I should point out that your data draws on what has already happened in the housing market. Instead, I’d ask you to consider what’s about to happen.
One big reason for the falling prices is that it’s harder to get mortgages. Lenders went from giving money to anyone with a pulse to demanding higher credit scores and larger down payments. All sorts of buyers simply couldn’t make the numbers work anymore.
That may now change. Starting June 1, Fannie Mae and Freddie Mac, which buy mortgages from lenders and help make it possible for them to lend more money, are loosening restrictions on the sorts of loans they’ll buy in many markets. That is supposed to make it easier for people to buy a home with a down payment of 5 percent, or even less. Many more qualified buyers should mean more bids, and I’m willing to wait to see if it turns out that way.
I know you talked about having choices, but presumably we wouldn’t be engaging in this correspondence unless you liked my home best. Given that, I’d ask you to think about something: How often do you find a place that you can actually imagine living in? Sure, there are a lot of other properties out there. But an increasing number are in foreclosure and probably have problems lurking within the walls. So don’t let fear of a falling market keep you out of a home that you truly want.
It’s probably obvious by now that I’m not going to counter with a particular number. This doesn’t mean that I do not want to negotiate. I’d just like you to consider what I’ve said and see if you find it convincing. In the meantime, other shoppers who are interested in my home now have a price to beat. So thanks for helping me out with that.
Just one more thing. Please take another look at whatever mortgage calculator you’re using and see how your monthly payment will change if you brought your price up a bit. It almost certainly is not going to be enough to break you. But it may be enough to get us to a deal.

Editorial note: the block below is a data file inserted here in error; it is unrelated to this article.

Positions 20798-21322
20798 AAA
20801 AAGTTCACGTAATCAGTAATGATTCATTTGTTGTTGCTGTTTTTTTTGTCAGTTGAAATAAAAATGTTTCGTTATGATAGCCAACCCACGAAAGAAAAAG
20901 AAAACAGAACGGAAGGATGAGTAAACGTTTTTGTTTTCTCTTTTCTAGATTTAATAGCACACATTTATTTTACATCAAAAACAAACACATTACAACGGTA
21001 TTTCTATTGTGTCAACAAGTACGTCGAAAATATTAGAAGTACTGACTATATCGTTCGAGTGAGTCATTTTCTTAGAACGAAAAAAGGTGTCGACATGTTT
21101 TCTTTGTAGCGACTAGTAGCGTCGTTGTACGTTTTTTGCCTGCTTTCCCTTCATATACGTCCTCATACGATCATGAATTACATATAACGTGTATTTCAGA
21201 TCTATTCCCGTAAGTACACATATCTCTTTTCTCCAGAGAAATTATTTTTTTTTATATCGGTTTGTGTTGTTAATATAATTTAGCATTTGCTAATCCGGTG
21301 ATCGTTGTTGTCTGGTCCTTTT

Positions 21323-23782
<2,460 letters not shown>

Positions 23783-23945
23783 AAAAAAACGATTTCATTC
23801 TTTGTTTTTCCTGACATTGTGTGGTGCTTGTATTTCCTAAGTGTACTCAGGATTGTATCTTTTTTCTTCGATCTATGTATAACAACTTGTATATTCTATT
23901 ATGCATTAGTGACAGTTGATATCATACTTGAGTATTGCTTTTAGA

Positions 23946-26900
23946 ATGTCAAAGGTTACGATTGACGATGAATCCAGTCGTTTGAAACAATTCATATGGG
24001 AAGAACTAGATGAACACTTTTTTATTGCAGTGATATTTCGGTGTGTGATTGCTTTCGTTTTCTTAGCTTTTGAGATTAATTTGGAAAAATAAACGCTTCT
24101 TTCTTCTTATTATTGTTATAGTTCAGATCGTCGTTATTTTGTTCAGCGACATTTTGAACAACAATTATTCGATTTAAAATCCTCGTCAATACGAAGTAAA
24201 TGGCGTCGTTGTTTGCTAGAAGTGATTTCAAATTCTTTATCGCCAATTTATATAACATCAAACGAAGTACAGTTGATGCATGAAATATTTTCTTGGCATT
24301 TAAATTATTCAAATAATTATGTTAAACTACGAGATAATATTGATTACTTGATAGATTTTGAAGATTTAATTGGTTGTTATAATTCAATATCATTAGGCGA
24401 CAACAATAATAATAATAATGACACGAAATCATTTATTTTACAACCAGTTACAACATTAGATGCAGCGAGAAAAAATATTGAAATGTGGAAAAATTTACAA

I look forward to your reply.
The Undaunted

I'm reprinting this because I think it is indicative of the current mind-set out there in the real estate market. Of course, all markets are local, and I think any buyer writing such a letter should use local stats. I also think that sellers should almost always counter, even if an offer seems low. You can't win unless you get in the game.

Wednesday, May 28, 2008

I'm quoted again in the Burbank Leader

I was quoted again regarding house prices in today's Burbank Leader. The headline title here should link to the article. The article is also on my website.

Tuesday, May 27, 2008

Play banned in Burbank

Burroughs High in Burbank banned the production of a play about the murder of gay teenager Matthew Shepard (pictured, right). The critically-aclaimed play is called “The Laramie Project” and it was produced in 2002 at The Colony Theater here in Burbank – I saw it and remember it well. However, the students who proposed the play to the school in the first place have found a new venue for production – again at Burbank’s Colony Theater. Read the L.A. Times link here. Way to go, students.

The Burroughs principal was quoted as saying this production “would tear this community apart.” (He has subsequently supported the students’ off-campus production.) But Burbank, what’s going on? Are we living in Mayberry R.F.D.? Here’s the irony: the play is just as much about small-town narrow mindedness as it is about the actual crime – sound like anybody you know, Burbank?